Crypto futures and ETFs are knocking at the door: Law Decoded, Aug. 13–20.
Cryptocurrency exchange Coinbase has received approval from the United States National Futures Association to offer investments in crypto futures to eligible customers. The approval enables Coinbase to introduce Bitcoin (BTC) and Ether (ETH) futures contracts through its Commodity Futures Trading Commission-regulated derivatives exchange.
Meanwhile, citing sources familiar with the matter, The Wall Street Journal reported that the U.S. Securities and Exchange Commission (SEC) is likely to approve multiple applications for Ether futures exchange-traded funds (ETFs) simultaneously. So far, the SEC has not instructed the firms to withdraw their applications, unlike in 2021. This suggests the regulator won’t block the fund’s launch within a few weeks. The SEC’s decision on Bitcoin ETFs could also come in early 2024.
This could be why asset management firm Valkyrie has joined the list of companies filing for crypto ETFs. As per its application, the fund will not directly invest in Ether but will seek to purchase several ETH futures contracts. The ETF investment in Ether futures contracts will be limited to 8,000 contracts per month in compliance with position limits established by the Chicago Mercantile Exchange.
SEC is allowed to appeal in the Ripple case
U.S. Judge Analisa Torres has granted a request from the SEC to file a motion for leave to file an interlocutory appeal in its case against Ripple Labs. According to U.S. law, an interlocutory appeal occurs when a ruling by a trial court is appealed while other aspects of the case are still proceeding.
The decision came just a few hours after Ripple Labs voiced opposition to a potential appeal in the case. Ripple’s lawyers argued that an appeal requires a pure question of law and that the SEC’s request raises no new legal issues needing review. They also insisted that the regulator’s claim of an incorrect court ruling is insufficient and that an immediate appeal will not advance the termination litigation proceedings.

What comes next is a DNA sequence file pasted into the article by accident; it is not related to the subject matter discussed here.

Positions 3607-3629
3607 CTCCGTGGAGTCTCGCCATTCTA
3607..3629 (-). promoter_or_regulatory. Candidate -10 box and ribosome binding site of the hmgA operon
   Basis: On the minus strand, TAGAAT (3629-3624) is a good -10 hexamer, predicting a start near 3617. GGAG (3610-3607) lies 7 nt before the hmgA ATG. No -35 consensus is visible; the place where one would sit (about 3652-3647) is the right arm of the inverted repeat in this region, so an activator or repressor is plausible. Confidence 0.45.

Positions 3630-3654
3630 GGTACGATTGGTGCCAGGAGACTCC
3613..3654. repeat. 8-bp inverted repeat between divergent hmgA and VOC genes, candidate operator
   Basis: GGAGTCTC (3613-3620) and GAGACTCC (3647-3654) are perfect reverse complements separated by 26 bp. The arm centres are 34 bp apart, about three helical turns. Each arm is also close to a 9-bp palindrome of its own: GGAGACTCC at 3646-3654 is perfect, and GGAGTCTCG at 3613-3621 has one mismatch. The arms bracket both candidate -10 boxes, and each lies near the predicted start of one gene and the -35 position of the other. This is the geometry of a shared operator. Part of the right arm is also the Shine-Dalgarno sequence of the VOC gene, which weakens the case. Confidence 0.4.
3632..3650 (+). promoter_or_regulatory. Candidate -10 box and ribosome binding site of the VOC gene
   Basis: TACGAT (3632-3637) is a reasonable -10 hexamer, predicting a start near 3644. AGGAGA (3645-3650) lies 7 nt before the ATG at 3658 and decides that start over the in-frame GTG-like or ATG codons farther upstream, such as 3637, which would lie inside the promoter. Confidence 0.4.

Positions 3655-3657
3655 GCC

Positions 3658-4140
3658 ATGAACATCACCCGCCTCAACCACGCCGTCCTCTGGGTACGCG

Singapore gets its regulatory framework for stablecoins
Singapore’s central bank has released a revised regulatory framework to ensure stability for single-currency stablecoins regulated in the city-state. The framework outlines several requirements for stablecoin issuers, including redemption timelines, disclosures, reserve management and capital requirement. The Monetary Authority of Singapore noted only stablecoin issuers that fulfill the new framework’s requirements could apply to become MAS-regulated — a label the central banks says ensures they can be distinguished from non-regulated stablecoins by users.
U.S. House Democratic coalition creates AI working group
Democrats from the U.S. House of Representatives have formed a working group on artificial intelligence to introduce new legislation around the nascent artificial intelligence (AI) tech sector. The 97-member New Democrat Coalition promises its unit to work with President Joe Biden’s administration, stakeholders and lawmakers from both sides of the political arena to develop “sensible, bipartisan policies to address this emerging technology.” According to Representative Derek Kilmer, who will serve as chair of the working group, its primary focus will be to crack down on the spread of misinformation and air concerns about advanced AI-generated deepfakes becoming increasingly prevalent online.
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